Spencer's work also served to renew interest in the work of Malthus, who is also cited as a Social Darwinist author. Malthus's 1798 work An Essay on the Principle of Population, for example, argued that as increasing population would normally outgrow its food supply, this would result in the starvation of the weakest. Some historians have suggested that the Malthusian catastrophe theory and similar concepts were used by the British to justify the continued export of agricultural produce from Ireland, even as the Irish were suffering from famine, in particular the Great Famine of 1845-1849.

Social Darwinism enjoyed widespread popularity in some European circles, particularly among ruling elites during the late 19th and early 20th centuries. During this period the global recession of the 1870s encouraged a view of the world which saw societies or nations in competition with one another for survival in a hostile world. This attitude encouraged increasing militarization and the division of the world into colonial spheres of influence. The interpretation of social Darwinism of the time emphasized competition between species and races rather than cooperation. In the time since then, evolutionary theory has de-emphasized inter-species competition as well as the importance of violent confrontation in general. Advances in both the social and natural sciences, therefore, have discredited many of the assumptions on which Social Darwinist theories were built.

It is worth noting that 'Social Darwinism' is a term used by Scholars to describe a style or trend in social theory, rather than a coherent school of thought with, for instance, a professional association or an explicit manifesto. The application of the term to 19th and 20th century modes of thought generally did not occur until after the publication of American historian Richard Hofstadter's Social Darwinism in American Thought in 1944, which codified it in the sense it is generally used today. As such, some historians have complained that it is an anachronistic label and to ask certain questions with it makes little sense. However, even within the field of academic history, the phrase is still widely used.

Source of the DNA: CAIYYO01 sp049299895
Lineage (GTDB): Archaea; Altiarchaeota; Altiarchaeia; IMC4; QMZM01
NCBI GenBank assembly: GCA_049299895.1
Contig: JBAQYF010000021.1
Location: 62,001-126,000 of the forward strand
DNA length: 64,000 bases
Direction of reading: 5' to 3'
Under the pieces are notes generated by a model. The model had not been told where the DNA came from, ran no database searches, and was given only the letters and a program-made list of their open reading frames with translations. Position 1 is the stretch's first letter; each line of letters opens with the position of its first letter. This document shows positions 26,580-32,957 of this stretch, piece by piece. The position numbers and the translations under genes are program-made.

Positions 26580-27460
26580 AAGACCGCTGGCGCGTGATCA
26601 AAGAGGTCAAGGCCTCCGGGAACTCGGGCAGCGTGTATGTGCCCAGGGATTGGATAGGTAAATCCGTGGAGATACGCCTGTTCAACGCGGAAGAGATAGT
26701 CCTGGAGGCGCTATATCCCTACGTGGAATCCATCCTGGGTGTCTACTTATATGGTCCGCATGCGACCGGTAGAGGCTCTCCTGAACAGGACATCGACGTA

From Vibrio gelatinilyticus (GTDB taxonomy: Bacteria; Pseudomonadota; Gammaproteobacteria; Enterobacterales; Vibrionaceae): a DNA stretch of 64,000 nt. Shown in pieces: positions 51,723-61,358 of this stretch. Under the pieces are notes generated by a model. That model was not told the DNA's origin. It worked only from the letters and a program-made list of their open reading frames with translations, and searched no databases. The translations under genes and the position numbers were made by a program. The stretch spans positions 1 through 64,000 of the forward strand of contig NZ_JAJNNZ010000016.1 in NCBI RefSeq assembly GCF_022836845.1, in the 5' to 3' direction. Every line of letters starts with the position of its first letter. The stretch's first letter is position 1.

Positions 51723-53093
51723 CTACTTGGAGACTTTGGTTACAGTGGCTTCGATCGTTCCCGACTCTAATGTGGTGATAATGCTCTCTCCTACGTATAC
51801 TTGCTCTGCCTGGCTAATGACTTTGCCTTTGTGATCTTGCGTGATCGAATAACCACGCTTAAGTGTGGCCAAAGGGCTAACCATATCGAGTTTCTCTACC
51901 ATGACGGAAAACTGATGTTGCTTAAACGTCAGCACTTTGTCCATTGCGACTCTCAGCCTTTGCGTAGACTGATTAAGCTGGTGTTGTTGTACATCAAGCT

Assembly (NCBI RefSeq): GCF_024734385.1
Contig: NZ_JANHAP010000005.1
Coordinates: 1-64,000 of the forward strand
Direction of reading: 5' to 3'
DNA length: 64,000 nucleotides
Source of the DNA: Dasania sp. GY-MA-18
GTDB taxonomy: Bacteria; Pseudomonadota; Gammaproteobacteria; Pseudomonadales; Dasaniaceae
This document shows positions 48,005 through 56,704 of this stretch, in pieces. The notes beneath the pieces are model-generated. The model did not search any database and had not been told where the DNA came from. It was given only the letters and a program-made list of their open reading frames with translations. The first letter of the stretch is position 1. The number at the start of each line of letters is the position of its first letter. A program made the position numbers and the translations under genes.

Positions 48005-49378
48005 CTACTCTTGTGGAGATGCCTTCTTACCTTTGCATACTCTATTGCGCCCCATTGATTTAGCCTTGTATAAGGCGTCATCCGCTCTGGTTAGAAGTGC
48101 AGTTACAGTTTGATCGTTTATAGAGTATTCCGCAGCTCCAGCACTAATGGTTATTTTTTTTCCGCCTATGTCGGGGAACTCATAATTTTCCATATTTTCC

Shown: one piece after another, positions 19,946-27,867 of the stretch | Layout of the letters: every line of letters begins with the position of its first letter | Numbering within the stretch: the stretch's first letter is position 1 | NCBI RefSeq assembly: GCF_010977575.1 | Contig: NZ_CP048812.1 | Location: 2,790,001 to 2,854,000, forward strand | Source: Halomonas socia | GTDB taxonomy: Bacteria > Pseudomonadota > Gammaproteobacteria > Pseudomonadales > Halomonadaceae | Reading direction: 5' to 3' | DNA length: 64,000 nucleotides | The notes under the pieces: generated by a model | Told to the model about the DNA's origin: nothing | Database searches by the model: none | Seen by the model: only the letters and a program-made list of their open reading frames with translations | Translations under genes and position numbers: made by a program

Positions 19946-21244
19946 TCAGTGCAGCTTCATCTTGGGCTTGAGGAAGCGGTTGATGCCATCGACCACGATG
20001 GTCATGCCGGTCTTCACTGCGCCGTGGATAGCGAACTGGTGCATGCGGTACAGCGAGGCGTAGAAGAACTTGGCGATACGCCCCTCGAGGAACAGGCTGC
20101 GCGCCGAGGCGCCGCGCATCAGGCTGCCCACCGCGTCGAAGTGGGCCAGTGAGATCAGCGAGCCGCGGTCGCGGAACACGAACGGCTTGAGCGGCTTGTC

Because Social Darwinism came to be associated in the public mind with racism, imperialism, eugenics, and pseudoscience, such criticisms are sometimes applied (and misapplied) to any other political or scientific theory that resembles social Darwinism. Such criticisms are often levelled, for example, at evolutionary psychology. Similarly, capitalism, especially laissez-faire capitalism, is sometimes equated with Social Darwinism because it is thought by some to involve a "sink or swim" attitude toward economic activity. However, the fact that some Social Darwinists are advocates of capitalism does not imply that all capitalists are in favor Social Darwinism.

See also

Sources and Further Reading

External links

fr:Darwinisme social he:דרוויניזם_חברתי nl:Sociaal Darwinisme pl:Darwinizm społeczny sv:Socialdarwinism